|Publication number||US5744668 A|
|Application number||US 08/648,275|
|Publication date||Apr 28, 1998|
|Filing date||May 15, 1996|
|Priority date||Aug 8, 1995|
|Also published as||CA2228815A1, CA2228815C, CN1145395A, DE69531116D1, DE69531116T2, EP0863197A1, EP0863197A4, EP0863197B1, WO1997006224A1|
|Publication number||08648275, 648275, US 5744668 A, US 5744668A, US-A-5744668, US5744668 A, US5744668A|
|Inventors||Dinli Zhou, Li Xing|
|Original Assignee||Li Xing|
|Export Citation||BiBTeX, EndNote, RefMan|
|Patent Citations (11), Referenced by (68), Classifications (15), Legal Events (4)|
|External Links: USPTO, USPTO Assignment, Espacenet|
The present invention relates to a process for treating waste rubber and/or waste plastics, and more particularly to a process employing pyrolysis and catalytic cracking of waste rubber and/or waste plastics to produce gasoline, diesel and carbon black.
Many methods for preparing gasoline and diesel with waste rubber and waste plastics are known.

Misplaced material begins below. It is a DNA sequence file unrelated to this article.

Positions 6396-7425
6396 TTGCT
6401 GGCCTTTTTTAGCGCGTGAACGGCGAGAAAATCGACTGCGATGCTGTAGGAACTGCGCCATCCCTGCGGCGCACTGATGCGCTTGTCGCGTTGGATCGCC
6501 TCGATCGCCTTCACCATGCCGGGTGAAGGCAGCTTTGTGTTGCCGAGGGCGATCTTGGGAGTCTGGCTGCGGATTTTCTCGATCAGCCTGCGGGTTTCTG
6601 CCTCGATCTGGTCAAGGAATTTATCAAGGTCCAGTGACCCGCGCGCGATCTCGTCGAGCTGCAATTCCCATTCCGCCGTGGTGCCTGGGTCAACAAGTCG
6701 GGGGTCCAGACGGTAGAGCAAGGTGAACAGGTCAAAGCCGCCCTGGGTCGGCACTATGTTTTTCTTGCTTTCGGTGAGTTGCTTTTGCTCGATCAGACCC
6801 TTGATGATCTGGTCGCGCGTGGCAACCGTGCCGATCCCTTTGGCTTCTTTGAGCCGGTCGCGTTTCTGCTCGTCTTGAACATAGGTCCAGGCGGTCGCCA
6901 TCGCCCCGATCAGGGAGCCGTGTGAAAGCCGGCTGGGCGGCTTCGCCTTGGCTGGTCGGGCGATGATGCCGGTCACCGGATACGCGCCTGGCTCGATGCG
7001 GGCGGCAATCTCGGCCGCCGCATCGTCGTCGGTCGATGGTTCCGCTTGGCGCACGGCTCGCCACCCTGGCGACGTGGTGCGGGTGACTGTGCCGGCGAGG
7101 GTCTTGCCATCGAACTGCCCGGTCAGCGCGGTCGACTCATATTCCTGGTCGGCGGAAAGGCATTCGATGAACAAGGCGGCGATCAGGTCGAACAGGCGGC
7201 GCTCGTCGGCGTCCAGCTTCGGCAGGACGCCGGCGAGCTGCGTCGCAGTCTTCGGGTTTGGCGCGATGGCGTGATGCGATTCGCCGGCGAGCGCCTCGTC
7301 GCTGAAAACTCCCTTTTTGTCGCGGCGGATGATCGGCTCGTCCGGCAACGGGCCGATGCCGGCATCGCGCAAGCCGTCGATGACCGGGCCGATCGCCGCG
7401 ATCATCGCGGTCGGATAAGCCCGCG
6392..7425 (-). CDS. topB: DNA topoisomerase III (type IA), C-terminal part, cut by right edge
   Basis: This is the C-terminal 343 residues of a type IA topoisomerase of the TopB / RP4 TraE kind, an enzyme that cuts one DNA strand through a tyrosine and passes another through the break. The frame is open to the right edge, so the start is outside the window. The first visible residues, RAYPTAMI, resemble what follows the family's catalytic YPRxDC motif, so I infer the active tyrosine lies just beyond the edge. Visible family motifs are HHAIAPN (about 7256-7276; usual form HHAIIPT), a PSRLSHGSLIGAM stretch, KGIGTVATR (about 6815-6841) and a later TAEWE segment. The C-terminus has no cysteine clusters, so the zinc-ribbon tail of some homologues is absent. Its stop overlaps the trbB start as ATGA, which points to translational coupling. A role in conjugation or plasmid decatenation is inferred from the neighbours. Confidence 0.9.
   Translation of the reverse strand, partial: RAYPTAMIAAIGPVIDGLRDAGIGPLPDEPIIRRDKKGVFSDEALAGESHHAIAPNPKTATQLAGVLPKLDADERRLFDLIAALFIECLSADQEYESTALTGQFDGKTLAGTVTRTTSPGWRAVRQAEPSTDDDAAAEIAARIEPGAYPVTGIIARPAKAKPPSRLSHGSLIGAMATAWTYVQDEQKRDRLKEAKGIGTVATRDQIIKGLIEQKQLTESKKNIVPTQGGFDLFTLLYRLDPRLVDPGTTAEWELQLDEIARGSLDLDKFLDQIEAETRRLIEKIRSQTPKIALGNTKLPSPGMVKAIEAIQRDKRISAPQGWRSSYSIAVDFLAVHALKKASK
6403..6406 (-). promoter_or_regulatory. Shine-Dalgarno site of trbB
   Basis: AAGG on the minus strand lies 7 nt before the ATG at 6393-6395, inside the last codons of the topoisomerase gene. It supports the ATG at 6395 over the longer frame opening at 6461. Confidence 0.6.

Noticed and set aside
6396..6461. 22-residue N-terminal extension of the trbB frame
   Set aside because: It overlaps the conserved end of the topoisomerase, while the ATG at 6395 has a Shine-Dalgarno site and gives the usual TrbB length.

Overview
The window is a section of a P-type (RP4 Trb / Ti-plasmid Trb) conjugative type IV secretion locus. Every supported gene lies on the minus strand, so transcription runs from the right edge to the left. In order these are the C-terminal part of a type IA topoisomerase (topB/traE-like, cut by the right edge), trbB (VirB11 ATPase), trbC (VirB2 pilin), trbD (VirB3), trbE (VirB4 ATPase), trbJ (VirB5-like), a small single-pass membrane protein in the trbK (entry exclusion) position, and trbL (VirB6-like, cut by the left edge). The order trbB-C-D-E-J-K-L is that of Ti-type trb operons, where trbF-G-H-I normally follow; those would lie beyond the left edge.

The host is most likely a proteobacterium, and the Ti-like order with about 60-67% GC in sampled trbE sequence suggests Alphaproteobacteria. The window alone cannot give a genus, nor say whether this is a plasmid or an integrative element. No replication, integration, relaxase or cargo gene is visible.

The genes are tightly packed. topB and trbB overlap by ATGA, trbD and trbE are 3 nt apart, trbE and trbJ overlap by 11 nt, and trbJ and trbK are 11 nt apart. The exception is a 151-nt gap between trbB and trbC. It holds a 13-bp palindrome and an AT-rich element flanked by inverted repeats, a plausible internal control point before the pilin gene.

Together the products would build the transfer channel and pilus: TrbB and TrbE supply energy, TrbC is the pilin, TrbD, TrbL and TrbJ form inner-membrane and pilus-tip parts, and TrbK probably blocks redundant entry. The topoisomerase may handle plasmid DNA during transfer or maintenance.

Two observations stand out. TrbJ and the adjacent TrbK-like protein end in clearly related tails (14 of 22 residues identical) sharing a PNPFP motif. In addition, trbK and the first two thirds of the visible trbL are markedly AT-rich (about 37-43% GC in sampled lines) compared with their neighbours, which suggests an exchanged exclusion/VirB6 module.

PCT/US 92/10800 discloses a reaction carried out under negative pressure with a vacuum pump. The reaction is conducted strictly under a temperature below 438° C. to avoid gasifying sulfur typically present in the rubber. Because there is no essential procedure for desulfurization, denitrogenation and dechlorination in the process, it makes the content of sulfur in the product oil high (0.4-1.5 % by weight) and the oil unstable. This can erode the reaction device and generate a great deal of SO2 and may pollute the environment. The conversion of the reactive materials also is not thorough, hence a low yield (47%) of the product oil and a high content (43%) of residue result due to the reactive low temperature (<438° C.).